Saturday, November 7, 2009

Making bacon

Oven-cooked (top) and pan-cooked bacon.
Photos by Lori Korleski Richardson

When it's time to cook a pound or two of bacon for a crowd, oven preparation is the best, hands down. Not only can you cook the quantity that you desire, clean up is easier and you don't have to turn the strips if you put them on a rack set in your pan.

But if you're doing 8 slices or less, a large cast iron skillet on the stove should be your choice. Not only will you shave the preparation time by almost half, you will have some choice bits left in the pan when you cook your eggs.
Here are my notes from a comparison of the cooking methods. I used one pound of Smithfield natural hickory smoked bacon, thick sliced. (Although the nutrition facts on the back said there were 11 one-slice servings in the package, there were actually 14. That would take the calorie count down from 60 calories to 41.25 calories.)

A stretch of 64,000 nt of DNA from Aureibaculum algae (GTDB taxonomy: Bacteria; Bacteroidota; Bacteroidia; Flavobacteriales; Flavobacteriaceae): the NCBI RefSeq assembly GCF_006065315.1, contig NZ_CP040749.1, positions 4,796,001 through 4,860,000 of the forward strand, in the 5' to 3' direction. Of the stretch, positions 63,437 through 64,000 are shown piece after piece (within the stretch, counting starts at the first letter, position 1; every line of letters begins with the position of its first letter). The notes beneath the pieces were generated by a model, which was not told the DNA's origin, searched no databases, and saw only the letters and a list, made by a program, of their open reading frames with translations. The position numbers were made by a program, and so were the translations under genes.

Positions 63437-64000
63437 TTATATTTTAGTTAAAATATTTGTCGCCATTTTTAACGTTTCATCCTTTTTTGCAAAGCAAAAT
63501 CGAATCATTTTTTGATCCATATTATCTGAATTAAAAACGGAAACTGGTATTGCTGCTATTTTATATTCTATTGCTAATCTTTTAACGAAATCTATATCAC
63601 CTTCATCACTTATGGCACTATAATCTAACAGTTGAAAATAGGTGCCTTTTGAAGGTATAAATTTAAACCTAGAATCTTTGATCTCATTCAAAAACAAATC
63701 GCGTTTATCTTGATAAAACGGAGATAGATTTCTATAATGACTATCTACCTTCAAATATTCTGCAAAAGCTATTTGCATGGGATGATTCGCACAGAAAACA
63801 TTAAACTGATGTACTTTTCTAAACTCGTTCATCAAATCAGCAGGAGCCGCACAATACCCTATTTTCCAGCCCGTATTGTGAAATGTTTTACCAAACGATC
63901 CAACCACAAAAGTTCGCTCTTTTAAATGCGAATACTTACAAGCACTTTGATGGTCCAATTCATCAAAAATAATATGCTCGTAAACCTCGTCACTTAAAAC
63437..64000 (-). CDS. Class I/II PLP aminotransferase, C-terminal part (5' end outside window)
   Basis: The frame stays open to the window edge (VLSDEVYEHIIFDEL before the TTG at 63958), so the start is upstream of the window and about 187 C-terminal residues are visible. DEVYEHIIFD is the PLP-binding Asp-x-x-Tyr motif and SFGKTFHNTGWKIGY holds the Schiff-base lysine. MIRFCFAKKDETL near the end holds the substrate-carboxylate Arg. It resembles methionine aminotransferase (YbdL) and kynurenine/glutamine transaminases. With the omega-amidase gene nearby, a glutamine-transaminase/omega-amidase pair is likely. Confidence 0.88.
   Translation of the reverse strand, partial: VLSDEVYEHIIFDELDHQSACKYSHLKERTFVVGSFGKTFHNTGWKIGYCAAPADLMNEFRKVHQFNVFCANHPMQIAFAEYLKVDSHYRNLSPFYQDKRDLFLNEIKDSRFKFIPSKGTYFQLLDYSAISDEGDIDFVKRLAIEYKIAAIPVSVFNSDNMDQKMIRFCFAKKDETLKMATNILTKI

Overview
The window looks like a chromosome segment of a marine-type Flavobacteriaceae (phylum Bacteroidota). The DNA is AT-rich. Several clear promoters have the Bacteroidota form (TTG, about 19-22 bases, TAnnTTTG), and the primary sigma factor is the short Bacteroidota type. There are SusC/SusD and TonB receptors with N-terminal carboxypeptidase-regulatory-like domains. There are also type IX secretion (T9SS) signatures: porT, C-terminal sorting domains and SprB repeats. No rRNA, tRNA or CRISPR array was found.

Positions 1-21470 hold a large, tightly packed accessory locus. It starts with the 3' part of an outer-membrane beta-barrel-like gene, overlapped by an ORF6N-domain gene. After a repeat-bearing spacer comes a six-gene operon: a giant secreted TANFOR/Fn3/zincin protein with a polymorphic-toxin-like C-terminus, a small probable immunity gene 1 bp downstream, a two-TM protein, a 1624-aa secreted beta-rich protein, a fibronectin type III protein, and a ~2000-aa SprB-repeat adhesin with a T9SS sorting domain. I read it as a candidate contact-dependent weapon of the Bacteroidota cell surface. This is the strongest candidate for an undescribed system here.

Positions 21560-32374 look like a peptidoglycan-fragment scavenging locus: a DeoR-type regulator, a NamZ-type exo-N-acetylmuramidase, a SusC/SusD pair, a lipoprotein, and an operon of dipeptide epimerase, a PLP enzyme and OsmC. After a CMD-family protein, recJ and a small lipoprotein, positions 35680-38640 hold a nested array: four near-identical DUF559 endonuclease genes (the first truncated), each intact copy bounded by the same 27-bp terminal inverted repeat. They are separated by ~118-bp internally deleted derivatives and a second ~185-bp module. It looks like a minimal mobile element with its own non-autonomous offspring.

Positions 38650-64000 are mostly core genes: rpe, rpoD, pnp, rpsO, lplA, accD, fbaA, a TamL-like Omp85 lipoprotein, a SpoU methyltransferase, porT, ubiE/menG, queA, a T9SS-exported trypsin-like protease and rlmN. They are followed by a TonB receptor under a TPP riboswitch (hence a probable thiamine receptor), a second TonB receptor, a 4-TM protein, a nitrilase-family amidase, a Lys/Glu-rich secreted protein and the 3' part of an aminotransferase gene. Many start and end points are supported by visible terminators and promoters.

• Seven strips of bacon in a 12" cast iron skillet over low heat took 12 minutes to cook crisply. In order to brown them evenly, I had to cut them in the middle and cook the ends facing the center, and I had to turn them several times.
  • Seven strips of bacon on a rack over a jellyroll pan in a 350-degree oven took 20 minutes to cook to a nice brown color, but they were not as crisp. Perhaps cooking them at 375 degrees would produce a crisper strip.
Frankly, the mouthfeel of the pan-fried bacon was more satisfying, but the bacon flavor was more concentrated in the oven-fried version.

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